A History of Modern Britain by Andrew Marr

I’ve taken quite a long time (nearly two months) to read Andrew Marr’s A History of Britain, which covers the post World War II period up to 2006, with an added introduction in the paperback edition written in 2008. This is a brief review of a very long and detailed book – too long and detailed for me to sum up meaningfully in a few paragraphs.

So, here is the blurb from the back cover:

This is an account of great political visions – and how they were defeated – and of the resilience, humour and stroppiness of the British public. From the Second World War onwards, Britain has been a country on edge: first of invasion, then of bankruptcy, then on the vulnerable front line of the Cold War, and later in the forefront of the great opening up of capital and migration now reshaping the world. This history follows all the political and economic stories, but deals too with comedy, cars, the war against homosexuals, Sixties anarchists, oil-men and punks, Margaret Thatcher’s wonderful good luck, the true heroes of British theatre, and the victory of shopping over politics.

I wanted to read this book after watching Andrew Marr’s BBC 2 series, History of Modern Britain, which was first shown in 5 episodes in 2007 –  but it was the EU Referendum that nudged me into reading it this year. Like many others, I’ve now become addicted to news and comment programmes, but my knowledge of modern history, even though, or maybe because, I’ve lived through a lot of it, is sketchy, so it was fascinating, if somewhat scary, to read about events I remembered or had half-forgotten.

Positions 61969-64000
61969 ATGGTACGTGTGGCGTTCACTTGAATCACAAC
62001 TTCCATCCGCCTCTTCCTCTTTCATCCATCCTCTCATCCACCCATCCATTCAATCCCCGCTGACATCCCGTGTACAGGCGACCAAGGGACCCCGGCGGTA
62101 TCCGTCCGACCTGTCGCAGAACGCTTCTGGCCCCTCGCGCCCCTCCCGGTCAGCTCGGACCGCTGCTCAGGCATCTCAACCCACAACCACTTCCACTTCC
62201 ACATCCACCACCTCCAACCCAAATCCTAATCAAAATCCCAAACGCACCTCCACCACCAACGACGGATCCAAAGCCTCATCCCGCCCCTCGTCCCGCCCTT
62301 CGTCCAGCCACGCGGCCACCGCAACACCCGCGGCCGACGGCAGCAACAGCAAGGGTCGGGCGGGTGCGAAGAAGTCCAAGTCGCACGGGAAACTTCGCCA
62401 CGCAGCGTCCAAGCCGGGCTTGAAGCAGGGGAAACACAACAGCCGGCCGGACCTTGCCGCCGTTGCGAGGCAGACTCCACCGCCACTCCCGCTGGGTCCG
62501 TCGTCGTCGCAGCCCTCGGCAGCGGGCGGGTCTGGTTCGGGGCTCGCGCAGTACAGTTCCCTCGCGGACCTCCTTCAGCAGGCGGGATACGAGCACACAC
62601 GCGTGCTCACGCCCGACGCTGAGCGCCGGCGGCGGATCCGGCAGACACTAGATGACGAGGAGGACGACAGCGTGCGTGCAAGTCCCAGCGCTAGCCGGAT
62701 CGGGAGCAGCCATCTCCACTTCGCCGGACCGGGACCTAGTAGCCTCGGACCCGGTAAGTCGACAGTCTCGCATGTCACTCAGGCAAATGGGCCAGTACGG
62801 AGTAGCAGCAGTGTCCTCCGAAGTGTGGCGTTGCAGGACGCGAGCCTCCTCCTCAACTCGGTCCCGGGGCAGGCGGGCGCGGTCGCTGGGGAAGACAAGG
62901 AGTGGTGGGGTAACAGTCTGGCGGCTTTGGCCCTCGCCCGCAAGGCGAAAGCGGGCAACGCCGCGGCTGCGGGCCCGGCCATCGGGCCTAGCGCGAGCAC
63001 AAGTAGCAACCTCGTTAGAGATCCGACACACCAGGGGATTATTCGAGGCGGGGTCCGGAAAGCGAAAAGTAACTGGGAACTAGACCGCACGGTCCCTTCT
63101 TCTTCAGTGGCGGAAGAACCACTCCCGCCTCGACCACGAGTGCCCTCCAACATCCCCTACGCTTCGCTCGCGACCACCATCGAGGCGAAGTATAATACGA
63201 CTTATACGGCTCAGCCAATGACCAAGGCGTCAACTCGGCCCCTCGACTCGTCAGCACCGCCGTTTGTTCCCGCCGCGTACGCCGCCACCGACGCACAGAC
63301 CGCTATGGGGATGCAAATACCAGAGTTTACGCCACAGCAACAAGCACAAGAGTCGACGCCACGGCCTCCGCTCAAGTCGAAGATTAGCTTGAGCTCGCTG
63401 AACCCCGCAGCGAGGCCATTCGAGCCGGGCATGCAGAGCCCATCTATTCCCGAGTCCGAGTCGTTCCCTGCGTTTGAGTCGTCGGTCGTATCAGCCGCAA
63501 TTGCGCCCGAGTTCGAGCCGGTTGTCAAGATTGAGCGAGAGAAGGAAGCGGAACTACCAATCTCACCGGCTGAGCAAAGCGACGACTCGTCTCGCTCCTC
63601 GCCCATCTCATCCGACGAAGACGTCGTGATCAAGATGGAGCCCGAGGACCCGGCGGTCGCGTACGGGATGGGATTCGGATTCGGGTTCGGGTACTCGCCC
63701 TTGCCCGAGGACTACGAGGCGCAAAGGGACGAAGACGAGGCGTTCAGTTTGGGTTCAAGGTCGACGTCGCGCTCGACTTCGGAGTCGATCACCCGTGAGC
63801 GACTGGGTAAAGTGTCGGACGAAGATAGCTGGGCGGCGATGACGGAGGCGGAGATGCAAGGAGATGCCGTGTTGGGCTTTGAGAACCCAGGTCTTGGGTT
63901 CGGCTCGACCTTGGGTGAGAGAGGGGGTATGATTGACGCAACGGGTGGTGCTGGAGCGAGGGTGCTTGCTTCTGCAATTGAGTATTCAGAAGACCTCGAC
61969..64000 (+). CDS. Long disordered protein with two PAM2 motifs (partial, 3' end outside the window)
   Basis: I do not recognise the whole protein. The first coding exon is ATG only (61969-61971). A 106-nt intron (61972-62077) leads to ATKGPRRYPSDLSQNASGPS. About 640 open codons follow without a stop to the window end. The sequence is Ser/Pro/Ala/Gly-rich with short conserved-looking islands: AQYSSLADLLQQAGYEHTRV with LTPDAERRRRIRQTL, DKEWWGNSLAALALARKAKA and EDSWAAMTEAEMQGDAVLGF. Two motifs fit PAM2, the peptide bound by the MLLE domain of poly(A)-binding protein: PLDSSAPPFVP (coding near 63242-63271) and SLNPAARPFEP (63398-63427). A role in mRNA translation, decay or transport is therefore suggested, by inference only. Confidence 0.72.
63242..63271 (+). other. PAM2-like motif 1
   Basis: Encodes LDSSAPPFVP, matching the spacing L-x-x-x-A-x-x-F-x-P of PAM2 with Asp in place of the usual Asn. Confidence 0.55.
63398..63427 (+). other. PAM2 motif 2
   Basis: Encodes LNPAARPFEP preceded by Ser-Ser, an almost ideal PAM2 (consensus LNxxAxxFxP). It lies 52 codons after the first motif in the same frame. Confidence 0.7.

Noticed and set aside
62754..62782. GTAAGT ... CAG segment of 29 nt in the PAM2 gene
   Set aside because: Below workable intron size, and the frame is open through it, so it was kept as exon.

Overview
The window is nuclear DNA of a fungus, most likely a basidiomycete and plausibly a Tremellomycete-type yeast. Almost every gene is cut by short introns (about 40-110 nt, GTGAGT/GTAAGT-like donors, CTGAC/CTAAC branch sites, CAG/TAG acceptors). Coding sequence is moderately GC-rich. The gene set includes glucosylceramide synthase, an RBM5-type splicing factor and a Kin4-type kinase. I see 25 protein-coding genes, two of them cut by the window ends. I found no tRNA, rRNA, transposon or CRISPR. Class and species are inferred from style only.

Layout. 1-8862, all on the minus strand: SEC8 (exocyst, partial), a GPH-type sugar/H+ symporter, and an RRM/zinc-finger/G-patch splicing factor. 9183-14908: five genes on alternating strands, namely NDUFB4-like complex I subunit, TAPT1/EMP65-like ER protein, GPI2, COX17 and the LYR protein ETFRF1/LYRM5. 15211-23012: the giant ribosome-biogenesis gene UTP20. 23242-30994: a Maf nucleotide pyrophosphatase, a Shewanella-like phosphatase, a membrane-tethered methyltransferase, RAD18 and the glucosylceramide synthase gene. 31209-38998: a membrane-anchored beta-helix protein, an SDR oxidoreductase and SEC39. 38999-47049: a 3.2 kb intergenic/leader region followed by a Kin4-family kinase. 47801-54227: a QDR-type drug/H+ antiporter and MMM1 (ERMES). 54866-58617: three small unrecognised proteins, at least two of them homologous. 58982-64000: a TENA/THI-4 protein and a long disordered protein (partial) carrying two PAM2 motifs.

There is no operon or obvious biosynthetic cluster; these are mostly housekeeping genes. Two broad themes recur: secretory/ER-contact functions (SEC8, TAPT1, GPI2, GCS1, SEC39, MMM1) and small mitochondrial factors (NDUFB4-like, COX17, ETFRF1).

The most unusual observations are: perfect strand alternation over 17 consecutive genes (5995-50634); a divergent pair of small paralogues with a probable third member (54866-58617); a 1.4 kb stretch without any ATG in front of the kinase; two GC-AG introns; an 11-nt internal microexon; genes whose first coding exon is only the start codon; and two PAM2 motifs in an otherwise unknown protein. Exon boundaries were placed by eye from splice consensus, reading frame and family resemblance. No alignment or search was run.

It’s an obvious statement, but still true, that Britain has changed since 1945 to be almost unrecognisable today and inevitably it is still changing. This book shows how we were then and how we got to where we are today. It’s mainly a political and economic history, with short sections on social and cultural events thrown into the mix.